She was a true "country bumpkin," as the saying goes, "just off the turnip truck," her remark meant as a compliment but of course her unintended insult reflecting an attitude held by many---taxi a menial  occupation anyone can do, and if intelligent or capable, why demean yourself when you could be doing anything else but this worst possible?  Yes stupid and unsophisticated but why would I expect anyone to understand the obvious when interpreting the simplest equation is, for most homo sapiens, a  mountain too high to summit when enjoying the scenery the usual and best expected outcome.  

Do I expect comprehension?  No.  And the reason is ingrained bias learnt when the individual wasn't looking, instead walking into a darkened room and staying there until the inevitable funeral.  

Hey, you say, it really can't be that dismal but of course it is, providing us the world we all know too well, an existence composed of dead-ends, deadbeats and the hollowed-out thinking of modern zombies never considering what could be, should be, and is.  

Did I find her a fool?  No, only deficient and misguided, confused from her earliest beginnings to "I don't know what I am saying but forgive me anyway, meaning no harm, despite the damage I am really quite friendly." In that I take solace, forgiving the dog's fangs or the cat's claws understanding one's nature is natural when a bump upon the head your first nursery lesson.  

And why be angry with God's misbegotten?  A good question I am sure better answered by someone else at a different moment upon another day better than this, a day less deflated, less broken.

Why the FBI?

God I was tired, explaining why I didn't stop immediately when the guy told me he was going to the FBI Building, especially at midnight.  Once I got on the freeway I asked, "How are you paying for the cab?" and he said, "the Federal Bureau of Investigation is paying."  Oh god! again, how could I have been this stupid, telling him it was all a fantasy and how I resented him including me in it, that he was wasting my time and  quickly exited the freeway, all the while he insisting I would get paid.  Goodbye, goodbye! my parting comment to someone I should have left at the curbside waiting for J. Edgar Hoover.  

Massacre in Tigray 

Since the vast majority of Seattle cabbies are either from Ethiopia or other Horn of Africa countries, I feel a short report on the civil conflict in the Tigray region would be of interest, both to those from Ethiopia and to others interested in current world events and wars.  In late November, in the Holy City of Axum (Aksum), forces from neighboring Eritrea and rival ethnic Amhara militias murdered over 800 Axum residents in and near the Church of Saint Mary of Zion.  Axum is the reputed birthplace of the Old Testament Bible's Queen of Sheba. It is reported the streets were covered with blood from the many victims.  Most were buried in mass graves.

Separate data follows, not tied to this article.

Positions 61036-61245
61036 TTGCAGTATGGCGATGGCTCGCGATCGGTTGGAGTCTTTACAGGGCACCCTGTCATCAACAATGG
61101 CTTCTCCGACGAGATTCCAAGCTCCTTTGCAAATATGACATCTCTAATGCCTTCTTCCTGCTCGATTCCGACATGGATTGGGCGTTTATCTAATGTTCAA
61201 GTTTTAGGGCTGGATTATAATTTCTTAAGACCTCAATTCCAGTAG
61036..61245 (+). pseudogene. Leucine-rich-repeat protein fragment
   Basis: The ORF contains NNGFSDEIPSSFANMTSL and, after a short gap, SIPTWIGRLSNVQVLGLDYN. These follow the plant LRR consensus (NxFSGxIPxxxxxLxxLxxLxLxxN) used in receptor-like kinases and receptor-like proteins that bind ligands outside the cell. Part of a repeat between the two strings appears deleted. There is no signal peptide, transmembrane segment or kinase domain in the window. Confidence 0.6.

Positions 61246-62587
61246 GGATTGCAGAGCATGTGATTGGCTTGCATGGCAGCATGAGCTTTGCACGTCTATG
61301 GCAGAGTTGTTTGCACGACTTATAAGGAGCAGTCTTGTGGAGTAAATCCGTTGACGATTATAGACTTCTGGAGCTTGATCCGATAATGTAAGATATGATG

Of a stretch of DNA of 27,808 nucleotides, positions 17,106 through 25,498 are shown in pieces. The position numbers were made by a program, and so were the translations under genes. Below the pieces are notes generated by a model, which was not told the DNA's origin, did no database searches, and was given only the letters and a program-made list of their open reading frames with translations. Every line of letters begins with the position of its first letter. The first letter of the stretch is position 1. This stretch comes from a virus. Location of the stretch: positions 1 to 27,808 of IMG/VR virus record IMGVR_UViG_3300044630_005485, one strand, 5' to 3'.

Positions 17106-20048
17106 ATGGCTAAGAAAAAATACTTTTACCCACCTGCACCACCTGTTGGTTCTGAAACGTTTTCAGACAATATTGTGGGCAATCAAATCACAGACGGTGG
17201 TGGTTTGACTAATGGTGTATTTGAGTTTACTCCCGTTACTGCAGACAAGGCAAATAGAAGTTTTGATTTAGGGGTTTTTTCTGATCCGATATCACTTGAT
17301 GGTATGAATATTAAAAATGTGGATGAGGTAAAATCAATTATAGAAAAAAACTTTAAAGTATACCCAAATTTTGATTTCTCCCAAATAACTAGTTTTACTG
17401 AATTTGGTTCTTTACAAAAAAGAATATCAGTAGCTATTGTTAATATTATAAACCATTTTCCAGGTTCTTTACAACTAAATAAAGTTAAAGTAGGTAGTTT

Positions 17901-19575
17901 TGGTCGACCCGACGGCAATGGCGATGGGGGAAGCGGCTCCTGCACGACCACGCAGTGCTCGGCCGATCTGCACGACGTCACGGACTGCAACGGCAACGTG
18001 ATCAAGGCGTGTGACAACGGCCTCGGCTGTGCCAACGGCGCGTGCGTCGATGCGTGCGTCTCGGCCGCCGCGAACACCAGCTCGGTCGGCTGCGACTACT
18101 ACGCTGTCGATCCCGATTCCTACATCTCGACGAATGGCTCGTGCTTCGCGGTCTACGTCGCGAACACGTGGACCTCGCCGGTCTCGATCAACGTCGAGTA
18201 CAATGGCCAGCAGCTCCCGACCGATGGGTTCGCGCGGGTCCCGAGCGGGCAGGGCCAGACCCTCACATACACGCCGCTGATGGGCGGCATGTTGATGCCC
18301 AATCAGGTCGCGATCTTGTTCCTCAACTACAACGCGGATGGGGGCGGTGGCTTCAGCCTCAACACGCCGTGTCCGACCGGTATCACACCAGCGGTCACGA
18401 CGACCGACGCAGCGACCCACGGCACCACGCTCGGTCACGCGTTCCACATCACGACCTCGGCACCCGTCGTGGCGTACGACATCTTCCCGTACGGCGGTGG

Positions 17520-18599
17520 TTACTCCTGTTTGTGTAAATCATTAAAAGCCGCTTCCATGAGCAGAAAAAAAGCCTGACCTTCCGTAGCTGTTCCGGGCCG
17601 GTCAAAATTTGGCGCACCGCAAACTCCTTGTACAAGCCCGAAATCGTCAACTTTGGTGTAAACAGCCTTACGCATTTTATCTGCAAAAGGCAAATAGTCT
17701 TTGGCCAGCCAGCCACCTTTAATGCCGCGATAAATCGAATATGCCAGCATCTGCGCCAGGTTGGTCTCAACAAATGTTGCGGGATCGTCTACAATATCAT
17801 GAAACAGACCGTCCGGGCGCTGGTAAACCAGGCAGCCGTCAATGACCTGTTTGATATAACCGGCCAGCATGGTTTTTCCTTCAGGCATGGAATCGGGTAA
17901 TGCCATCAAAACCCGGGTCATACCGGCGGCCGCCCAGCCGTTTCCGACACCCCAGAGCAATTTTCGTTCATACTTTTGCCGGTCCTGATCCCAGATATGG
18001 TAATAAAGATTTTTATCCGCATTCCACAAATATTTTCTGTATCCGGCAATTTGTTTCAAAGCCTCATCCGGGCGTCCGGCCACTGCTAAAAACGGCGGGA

Earlier in November, there was a massacre in the city of Mai-Kadra, this one conducted by Tigray forces. More about all this at a later date.

It's a TRIP but where is the City and County taking us?

The City of Seattle and King County have been making announcements about their new plans about for-hire renewals and, I think, new regulatory patterns for Seattle's taxi industry.  What will really end up occurring I don't know but as I've have been telling them, they need to gain control of how local taxi associations function in order to protect taxi customers from the sometimes awful service they receive.  Everyday I find customers who have been waiting far too long in the cold and rain for the late arriving cab.  Especially on Saturday and Sunday nights I find myself getting "no-show" after "no-show" because the customer found another way to their destination.  Who wants to wait 50-60 minutes or more for their cab?  No one is the obvious answer.

Bill from the VA Hospital

The first "belled-in" Yellow Cab driver failed to get out of his cab and enter the lobby where Bill was waiting.  A second call got me there and I DID get out and search for Bill.  Finding him waiting in a wheelchair, no shoes, only wearing socks, I got him into the cab.  Bill was an older African-American man going back to his White Center apartment.  He didn't have his wallet and he didn't have his keys but we got into his building anyway and his unlocked 3rd floor apartment. 

Entering his overheated home, strewn with clothes and unwashed dishes, we made it to his bedroom and the hidden wallet, Bill giving me a twenty for my effort, me a quick witness to poverty and despair.  Where else would I get this kind of privilege, provided glimpses into the more intimate area of people's lives, allowed to take mental notes and photos?  

Thank you taxi, I think!

British Uber Not Happy

Uber has lost a big lawsuit in the English Courts, their highest court affirming that since Uber controls driver movements, the Uber operators must be treated in the same manner as regular employees.  It's a big deal and more on this next week when I am less tired.  Screw Uber!